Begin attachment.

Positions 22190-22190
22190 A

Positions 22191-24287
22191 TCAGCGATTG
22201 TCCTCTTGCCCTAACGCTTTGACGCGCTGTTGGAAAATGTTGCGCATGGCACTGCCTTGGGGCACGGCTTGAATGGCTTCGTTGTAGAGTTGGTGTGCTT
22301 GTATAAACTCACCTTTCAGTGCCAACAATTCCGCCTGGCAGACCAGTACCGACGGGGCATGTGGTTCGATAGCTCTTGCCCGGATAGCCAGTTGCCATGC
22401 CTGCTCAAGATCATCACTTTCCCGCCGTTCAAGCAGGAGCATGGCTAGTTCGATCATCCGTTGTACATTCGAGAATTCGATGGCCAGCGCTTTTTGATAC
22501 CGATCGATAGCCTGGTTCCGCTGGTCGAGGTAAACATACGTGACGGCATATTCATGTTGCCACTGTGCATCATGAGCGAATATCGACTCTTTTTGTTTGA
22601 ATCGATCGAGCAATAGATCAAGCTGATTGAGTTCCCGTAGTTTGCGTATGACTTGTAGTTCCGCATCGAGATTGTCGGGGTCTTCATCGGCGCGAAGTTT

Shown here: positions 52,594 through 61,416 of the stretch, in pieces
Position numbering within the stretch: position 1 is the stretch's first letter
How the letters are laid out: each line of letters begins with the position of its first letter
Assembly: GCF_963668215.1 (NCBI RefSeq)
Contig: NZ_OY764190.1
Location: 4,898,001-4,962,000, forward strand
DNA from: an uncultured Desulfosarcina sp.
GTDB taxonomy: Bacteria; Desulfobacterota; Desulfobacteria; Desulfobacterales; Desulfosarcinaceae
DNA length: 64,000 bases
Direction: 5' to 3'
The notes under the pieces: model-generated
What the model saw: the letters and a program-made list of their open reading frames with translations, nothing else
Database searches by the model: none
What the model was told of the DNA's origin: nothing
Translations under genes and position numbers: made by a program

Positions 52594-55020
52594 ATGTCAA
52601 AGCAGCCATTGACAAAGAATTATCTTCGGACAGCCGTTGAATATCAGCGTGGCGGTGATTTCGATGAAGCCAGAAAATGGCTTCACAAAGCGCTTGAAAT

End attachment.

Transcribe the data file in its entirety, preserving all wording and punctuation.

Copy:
Positions 22190-22190
22190 A

Positions 22191-24287
22191 TCAGCGATTG
22201 TCCTCTTGCCCTAACGCTTTGACGCGCTGTTGGAAAATGTTGCGCATGGCACTGCCTTGGGGCACGGCTTGAATGGCTTCGTTGTAGAGTTGGTGTGCTT
22301 GTATAAACTCACCTTTCAGTGCCAACAATTCCGCCTGGCAGACCAGTACCGACGGGGCATGTGGTTCGATAGCTCTTGCCCGGATAGCCAGTTGCCATGC
22401 CTGCTCAAGATCATCACTTTCCCGCCGTTCAAGCAGGAGCATGGCTAGTTCGATCATCCGTTGTACATTCGAGAATTCGATGGCCAGCGCTTTTTGATAC
22501 CGATCGATAGCCTGGTTCCGCTGGTCGAGGTAAACATACGTGACGGCATATTCATGTTGCCACTGTGCATCATGAGCGAATATCGACTCTTTTTGTTTGA
22601 ATCGATCGAGCAATAGATCAAGCTGATTGAGTTCCCGTAGTTTGCGTATGACTTGTAGTTCCGCATCGAGATTGTCGGGGTCTTCATCGGCGCGAAGTTT

Shown here: positions 52,594 through 61,416 of the stretch, in pieces
Position numbering within the stretch: position 1 is the stretch's first letter
How the letters are laid out: each line of letters begins with the position of its first letter
Assembly: GCF_963668215.1 (NCBI RefSeq)
Contig: NZ_OY764190.1
Location: 4,898,001-4,962,000, forward strand
DNA from: an uncultured Desulfosarcina sp.
GTDB taxonomy: Bacteria; Desulfobacterota; Desulfobacteria; Desulfobacterales; Desulfosarcinaceae
DNA length: 64,000 bases
Direction: 5' to 3'
The notes under the pieces: model-generated
What the model saw: the letters and a program-made list of their open reading frames with translations, nothing else
Database searches by the model: none
What the model was told of the DNA's origin: nothing
Translations under genes and position numbers: made by a program

Positions 52594-55020
52594 ATGTCAA
52601 AGCAGCCATTGACAAAGAATTATCTTCGGACAGCCGTTGAATATCAGCGTGGCGGTGATTTCGATGAAGCCAGAAAATGGCTTCACAAAGCGCTTGAAAT